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Who is “The Man”?: From BLACK FIRE to THE BLACK WOMAN

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Abstract:

In this paper, I argue that the framing of Black Power in the pivotal anthologies BLACK FIRE(1968) and THE BLACK WOMAN (1970) reveals the insidious framing of the greater oppression (race or gender). I propose that those who were focusing on the intersections of these categories often approached the key question at the core of intersectionality: how is it that individuals live the contradictions between their marginal and dominant identity positions, their oppression and position as the oppressor? The Black Power movement is a fascinating lens through which to study the lived experience of these contradictions. The comparison of the anthologies BLACK FIRE and THE BLACK WOMAN shows that part of the oppression of blackened subjects has hinged on the separation of the categories "black" and "man" and "black" and "woman." The real connection between the Black Power men's movement and the Black Power women's movement may be the insistence, respectively, on black masculinity and black womanhood. Both movements then, not just the Black Power women's movement, use a politics of location that is a politics of intersectionality. This paper examines the deft maneuvers of some black women, during the Black Power movement, to find ways to fight the historical masculinizing of black women and feminizing of black men without reinforcing this normative gender script.
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Association:
Name: Association for the Study of African American Life and History
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http://www.asalh.org


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URL: http://citation.allacademic.com/meta/p206439_index.html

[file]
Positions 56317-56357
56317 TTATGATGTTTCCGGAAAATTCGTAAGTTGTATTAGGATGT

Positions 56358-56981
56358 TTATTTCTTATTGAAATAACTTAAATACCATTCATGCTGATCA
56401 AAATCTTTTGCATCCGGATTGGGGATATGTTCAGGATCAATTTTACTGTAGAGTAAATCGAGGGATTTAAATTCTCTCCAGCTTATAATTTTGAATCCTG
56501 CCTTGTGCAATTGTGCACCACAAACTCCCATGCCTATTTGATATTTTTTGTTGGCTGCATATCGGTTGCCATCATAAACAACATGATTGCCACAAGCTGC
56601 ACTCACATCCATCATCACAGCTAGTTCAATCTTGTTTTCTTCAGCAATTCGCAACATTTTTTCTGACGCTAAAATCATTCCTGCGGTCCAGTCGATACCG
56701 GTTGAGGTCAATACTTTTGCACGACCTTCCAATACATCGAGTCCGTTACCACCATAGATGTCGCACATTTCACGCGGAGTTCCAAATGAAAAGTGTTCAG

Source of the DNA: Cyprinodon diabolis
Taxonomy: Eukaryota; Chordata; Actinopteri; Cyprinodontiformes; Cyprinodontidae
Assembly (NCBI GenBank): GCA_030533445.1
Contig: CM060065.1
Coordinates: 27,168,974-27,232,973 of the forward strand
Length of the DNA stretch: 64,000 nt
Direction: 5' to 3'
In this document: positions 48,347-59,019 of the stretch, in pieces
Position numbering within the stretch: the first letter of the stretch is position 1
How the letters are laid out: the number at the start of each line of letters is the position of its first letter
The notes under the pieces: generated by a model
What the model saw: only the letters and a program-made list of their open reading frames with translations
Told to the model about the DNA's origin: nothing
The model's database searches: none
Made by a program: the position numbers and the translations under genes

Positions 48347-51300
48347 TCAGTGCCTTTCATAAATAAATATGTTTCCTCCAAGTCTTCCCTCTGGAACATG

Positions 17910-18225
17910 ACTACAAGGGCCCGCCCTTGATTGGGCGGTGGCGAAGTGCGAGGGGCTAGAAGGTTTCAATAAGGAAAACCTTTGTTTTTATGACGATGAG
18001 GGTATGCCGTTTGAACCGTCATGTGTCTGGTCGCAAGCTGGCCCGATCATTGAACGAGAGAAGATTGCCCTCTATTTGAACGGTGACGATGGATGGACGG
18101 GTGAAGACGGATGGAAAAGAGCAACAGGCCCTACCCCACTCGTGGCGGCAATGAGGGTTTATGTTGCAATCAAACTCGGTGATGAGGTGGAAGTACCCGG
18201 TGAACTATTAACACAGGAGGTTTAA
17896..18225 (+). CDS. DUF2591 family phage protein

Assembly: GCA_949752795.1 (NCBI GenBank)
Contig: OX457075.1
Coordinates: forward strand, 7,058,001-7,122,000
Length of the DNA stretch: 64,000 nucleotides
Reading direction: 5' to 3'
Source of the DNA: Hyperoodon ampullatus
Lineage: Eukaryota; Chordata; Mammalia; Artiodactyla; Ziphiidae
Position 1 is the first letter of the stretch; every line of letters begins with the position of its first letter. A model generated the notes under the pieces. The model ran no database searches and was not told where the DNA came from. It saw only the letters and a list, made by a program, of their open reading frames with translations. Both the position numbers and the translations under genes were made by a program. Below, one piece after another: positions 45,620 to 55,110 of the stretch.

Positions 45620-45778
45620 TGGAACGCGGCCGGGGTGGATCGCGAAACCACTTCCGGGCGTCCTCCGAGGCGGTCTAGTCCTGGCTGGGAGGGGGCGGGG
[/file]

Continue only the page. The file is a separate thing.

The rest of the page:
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MLA Citation:

Crawford, Margo. "Who is “The Man”?: From BLACK FIRE to THE BLACK WOMAN" Paper presented at the annual meeting of the Association for the Study of African American Life and History, Atlanta Hilton, Charlotte, NC, <Not Available>. 2013-12-15 <http://citation.allacademic.com/meta/p206439_index.html>

APA Citation:

Crawford, M. N. "Who is “The Man”?: From BLACK FIRE to THE BLACK WOMAN" Paper presented at the annual meeting of the Association for the Study of African American Life and History, Atlanta Hilton, Charlotte, NC <Not Available>. 2013-12-15 from http://citation.allacademic.com/meta/p206439_index.html

Publication Type: Invited Paper
Abstract: In this paper, I argue that the framing of Black Power in the pivotal anthologies BLACK FIRE(1968) and THE BLACK WOMAN (1970) reveals the insidious framing of the greater oppression (race or gender). I propose that those who were focusing on the intersections of these categories often approached the key question at the core of intersectionality: how is it that individuals live the contradictions between their marginal and dominant identity positions, their oppression and position as the oppressor? The Black Power movement is a fascinating lens through which to study the lived experience of these contradictions. The comparison of the anthologies BLACK FIRE and THE BLACK WOMAN shows that part of the oppression of blackened subjects has hinged on the separation of the categories "black" and "man" and "black" and "woman." The real connection between the Black Power men's movement and the Black Power women's movement may be the insistence, respectively, on black masculinity and black womanhood. Both movements then, not just the Black Power women's movement, use a politics of location that is a politics of intersectionality. This paper examines the deft maneuvers of some black women, during the Black Power movement, to find ways to fight the historical masculinizing of black women and feminizing of black men without reinforcing this normative gender script.

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